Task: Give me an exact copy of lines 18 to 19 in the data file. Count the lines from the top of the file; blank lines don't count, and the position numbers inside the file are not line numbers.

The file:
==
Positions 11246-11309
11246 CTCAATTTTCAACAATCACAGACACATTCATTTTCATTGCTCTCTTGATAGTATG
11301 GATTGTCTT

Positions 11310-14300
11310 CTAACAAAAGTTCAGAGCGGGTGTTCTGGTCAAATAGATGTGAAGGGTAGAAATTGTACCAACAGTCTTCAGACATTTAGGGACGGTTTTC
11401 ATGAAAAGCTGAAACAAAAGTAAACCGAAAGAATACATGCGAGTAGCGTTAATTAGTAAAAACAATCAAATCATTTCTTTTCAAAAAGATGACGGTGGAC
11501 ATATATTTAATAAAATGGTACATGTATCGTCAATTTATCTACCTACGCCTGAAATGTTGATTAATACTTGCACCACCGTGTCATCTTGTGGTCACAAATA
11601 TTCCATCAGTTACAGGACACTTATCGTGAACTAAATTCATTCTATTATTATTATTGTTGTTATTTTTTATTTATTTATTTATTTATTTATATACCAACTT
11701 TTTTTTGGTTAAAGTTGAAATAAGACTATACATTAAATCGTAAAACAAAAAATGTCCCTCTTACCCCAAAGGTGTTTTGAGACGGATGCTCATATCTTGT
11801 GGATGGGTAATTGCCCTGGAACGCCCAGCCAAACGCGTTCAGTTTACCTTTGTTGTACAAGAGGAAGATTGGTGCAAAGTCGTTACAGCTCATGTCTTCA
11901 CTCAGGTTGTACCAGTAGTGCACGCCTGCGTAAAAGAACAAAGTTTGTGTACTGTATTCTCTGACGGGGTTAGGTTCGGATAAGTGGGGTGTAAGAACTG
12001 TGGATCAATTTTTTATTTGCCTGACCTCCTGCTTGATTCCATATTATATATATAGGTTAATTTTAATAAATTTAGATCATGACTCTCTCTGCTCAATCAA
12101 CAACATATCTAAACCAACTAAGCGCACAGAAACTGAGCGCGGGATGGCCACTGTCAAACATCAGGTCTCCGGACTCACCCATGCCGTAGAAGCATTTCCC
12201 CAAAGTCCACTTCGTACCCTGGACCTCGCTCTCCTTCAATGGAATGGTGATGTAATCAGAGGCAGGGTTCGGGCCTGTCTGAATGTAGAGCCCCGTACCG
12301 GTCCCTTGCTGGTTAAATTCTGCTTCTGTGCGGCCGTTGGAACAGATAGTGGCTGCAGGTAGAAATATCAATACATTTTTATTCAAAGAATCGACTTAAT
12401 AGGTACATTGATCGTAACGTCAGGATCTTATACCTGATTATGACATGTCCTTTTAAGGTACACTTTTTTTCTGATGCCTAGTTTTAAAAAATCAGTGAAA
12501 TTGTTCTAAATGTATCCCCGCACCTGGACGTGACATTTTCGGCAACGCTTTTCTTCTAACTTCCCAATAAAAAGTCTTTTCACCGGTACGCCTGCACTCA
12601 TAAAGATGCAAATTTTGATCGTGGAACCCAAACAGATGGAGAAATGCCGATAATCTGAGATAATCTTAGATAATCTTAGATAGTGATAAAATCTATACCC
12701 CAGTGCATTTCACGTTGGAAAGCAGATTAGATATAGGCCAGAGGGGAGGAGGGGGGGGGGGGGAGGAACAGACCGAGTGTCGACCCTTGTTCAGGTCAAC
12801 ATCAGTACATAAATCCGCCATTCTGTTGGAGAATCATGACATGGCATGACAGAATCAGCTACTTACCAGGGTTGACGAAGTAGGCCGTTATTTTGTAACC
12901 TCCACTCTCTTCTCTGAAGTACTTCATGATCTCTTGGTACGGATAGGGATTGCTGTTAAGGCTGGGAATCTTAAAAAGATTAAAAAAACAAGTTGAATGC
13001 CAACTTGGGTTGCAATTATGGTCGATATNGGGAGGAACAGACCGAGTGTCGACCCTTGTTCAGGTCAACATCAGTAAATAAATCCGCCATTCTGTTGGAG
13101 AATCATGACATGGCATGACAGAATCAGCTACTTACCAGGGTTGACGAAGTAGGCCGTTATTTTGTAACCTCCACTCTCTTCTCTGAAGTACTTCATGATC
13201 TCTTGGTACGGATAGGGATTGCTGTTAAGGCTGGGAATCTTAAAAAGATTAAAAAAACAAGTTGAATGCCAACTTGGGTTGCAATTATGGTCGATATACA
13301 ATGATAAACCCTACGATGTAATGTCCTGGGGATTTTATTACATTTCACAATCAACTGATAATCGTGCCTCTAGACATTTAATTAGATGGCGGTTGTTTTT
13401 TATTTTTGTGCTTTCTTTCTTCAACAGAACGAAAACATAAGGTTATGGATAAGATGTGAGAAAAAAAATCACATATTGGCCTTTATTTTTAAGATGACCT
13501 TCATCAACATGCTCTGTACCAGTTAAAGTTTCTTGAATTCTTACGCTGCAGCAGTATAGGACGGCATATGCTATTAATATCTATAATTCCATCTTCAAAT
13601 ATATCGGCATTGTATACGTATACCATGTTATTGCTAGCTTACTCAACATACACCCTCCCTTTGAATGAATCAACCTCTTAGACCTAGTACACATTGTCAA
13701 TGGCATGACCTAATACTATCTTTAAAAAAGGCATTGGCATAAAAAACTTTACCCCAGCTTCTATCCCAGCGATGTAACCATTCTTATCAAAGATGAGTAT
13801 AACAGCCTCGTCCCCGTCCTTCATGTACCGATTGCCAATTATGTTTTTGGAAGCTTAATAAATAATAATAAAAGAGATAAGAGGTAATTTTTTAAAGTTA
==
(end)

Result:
12601 TAAAGATGCAAATTTTGATCGTGGAACCCAAACAGATGGAGAAATGCCGATAATCTGAGATAATCTTAGATAATCTTAGATAGTGATAAAATCTATACCC
12701 CAGTGCATTTCACGTTGGAAAGCAGATTAGATATAGGCCAGAGGGGAGGAGGGGGGGGGGGGGAGGAACAGACCGAGTGTCGACCCTTGTTCAGGTCAAC